Literature

Occasional Quote of the Day: By ‘A Lady’

“It is a truth universally acknowledged, that a single man in possession of a good fortune, must be in want of a wife.”

Thus begins the best-known work by one of English literature’s best-known authors who was born 244 years ago, on December 16, 1775. Pride and Prejudice was Jane Austen’s second published novel, one of only three that were published during her short life, which ended prematurely at the age of 41 from what was probably Hodgkin’s lymphoma combined with long-term Addison’s disease.

As with Sense and Sensibility, and Emma, the novels were published only with the byline “By A Lady,” and Jane’s identity was not known until her brother published Persuasion and Northanger Abbey after her death. A sixth novel, Sanditon, was unfinished at the time of her death in 1817. It was published in its fragmentary form in 1925 and has been the basis of numerous continuations, completions, and adaptations, perhaps most interestingly in The Price of Butcher’s Meat, a detective novel in the ‘Dalziel and Pascoe’ series by Reginald Hill.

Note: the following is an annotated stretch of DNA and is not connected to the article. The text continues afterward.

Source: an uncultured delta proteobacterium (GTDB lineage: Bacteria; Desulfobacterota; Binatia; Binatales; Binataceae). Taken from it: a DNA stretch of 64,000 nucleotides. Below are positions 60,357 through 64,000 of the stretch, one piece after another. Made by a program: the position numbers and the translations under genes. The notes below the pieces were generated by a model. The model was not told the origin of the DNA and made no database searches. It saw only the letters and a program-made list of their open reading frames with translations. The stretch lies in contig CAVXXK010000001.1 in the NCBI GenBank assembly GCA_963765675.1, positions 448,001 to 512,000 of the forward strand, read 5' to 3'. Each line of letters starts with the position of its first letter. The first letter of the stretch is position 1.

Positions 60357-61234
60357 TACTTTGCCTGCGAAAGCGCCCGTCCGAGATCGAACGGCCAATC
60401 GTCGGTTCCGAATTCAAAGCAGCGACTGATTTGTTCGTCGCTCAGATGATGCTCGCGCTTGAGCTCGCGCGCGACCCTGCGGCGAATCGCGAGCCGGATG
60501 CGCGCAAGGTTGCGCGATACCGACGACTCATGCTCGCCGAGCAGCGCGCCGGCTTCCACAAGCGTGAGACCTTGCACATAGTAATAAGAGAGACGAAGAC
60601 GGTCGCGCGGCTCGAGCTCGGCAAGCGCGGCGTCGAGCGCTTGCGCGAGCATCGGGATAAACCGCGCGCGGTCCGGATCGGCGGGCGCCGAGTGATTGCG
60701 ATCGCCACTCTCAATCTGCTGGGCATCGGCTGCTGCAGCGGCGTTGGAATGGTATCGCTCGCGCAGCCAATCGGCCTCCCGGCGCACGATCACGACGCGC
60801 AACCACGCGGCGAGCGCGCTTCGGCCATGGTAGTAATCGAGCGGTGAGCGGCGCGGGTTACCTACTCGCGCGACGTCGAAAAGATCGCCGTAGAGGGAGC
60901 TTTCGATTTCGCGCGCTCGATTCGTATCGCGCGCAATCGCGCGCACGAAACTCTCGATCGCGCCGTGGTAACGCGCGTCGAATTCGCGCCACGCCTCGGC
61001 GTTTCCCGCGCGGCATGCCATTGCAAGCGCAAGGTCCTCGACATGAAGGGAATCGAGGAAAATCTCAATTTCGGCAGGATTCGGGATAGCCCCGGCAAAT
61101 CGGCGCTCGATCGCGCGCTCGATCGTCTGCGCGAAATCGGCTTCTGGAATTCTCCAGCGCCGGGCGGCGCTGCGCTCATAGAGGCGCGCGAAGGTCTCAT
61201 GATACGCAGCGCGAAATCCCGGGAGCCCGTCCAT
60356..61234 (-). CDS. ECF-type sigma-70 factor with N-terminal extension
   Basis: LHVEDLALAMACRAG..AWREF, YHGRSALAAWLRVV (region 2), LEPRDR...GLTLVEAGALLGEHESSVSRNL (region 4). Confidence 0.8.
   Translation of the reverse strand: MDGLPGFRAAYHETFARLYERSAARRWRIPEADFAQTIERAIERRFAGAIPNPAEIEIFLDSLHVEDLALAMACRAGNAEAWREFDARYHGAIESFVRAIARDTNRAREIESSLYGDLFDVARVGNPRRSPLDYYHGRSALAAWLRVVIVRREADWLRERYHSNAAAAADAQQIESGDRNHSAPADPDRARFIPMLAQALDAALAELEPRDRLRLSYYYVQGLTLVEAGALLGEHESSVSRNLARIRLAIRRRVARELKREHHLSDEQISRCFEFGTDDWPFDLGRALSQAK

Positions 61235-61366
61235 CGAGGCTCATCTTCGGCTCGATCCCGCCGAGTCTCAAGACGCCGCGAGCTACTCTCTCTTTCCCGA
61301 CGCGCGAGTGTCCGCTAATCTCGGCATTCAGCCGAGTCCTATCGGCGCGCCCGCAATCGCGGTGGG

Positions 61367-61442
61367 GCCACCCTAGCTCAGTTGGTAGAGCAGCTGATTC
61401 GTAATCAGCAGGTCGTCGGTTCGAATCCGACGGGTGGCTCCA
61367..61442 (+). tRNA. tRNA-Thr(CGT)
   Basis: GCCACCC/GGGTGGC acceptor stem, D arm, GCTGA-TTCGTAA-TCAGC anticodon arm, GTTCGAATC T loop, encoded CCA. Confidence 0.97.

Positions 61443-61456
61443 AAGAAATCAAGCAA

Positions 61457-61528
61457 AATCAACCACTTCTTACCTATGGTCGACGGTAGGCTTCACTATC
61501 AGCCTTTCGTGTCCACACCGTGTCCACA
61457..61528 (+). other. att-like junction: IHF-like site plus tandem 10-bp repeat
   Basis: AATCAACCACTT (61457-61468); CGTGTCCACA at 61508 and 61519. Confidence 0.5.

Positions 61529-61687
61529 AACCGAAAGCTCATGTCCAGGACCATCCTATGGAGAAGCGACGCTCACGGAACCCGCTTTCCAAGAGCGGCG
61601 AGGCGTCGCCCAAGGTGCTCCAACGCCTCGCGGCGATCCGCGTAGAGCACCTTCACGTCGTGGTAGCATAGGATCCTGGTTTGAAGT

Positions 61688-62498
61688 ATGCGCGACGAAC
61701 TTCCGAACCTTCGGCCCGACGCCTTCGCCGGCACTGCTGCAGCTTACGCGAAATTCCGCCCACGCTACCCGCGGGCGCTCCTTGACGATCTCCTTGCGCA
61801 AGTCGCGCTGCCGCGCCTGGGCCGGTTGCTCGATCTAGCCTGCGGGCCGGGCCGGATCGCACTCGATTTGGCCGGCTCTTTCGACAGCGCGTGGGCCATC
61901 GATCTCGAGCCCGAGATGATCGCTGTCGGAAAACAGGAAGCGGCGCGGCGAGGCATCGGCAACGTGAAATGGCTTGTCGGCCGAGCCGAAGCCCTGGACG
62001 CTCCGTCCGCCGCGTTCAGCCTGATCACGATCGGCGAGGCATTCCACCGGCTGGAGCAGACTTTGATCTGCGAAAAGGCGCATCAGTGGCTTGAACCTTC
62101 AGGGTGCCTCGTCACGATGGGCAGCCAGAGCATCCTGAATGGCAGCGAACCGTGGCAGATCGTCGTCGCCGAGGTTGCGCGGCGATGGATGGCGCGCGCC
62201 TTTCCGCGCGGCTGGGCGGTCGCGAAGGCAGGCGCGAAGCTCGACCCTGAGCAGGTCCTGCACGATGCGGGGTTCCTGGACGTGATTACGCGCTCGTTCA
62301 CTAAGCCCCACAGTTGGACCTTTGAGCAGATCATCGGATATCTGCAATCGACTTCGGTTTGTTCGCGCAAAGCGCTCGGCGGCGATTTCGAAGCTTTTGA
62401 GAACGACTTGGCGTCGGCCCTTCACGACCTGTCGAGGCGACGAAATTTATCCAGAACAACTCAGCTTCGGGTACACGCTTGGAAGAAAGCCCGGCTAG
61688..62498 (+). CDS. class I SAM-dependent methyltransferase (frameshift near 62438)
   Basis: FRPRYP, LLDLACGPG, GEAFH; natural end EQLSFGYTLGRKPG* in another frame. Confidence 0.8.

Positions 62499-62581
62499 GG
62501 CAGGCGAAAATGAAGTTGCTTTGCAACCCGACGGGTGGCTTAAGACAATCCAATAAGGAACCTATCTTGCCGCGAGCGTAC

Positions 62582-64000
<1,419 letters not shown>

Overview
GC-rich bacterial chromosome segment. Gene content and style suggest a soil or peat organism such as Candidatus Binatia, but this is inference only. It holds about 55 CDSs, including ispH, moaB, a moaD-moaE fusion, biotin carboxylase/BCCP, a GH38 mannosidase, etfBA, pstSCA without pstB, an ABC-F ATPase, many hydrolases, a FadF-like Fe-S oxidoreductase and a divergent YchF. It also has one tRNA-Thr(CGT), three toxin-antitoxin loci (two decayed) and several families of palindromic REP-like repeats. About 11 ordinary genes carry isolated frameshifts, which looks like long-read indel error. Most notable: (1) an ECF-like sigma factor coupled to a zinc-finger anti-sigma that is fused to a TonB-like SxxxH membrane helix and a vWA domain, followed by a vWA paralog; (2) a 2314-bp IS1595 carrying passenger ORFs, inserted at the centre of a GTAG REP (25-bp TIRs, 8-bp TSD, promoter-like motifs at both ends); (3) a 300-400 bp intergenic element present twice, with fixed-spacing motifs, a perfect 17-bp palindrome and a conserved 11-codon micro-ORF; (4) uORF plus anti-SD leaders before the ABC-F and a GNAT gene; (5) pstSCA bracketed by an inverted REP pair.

The opening lines of Pride and Prejudice are, without a doubt some of the most famous in the entire literary canon. But there are others just as famous, or just as beloved, even if only to ourselves.

Do you have a favorite opening line or paragraph from a work of fiction? What, and (if you care to share), why?

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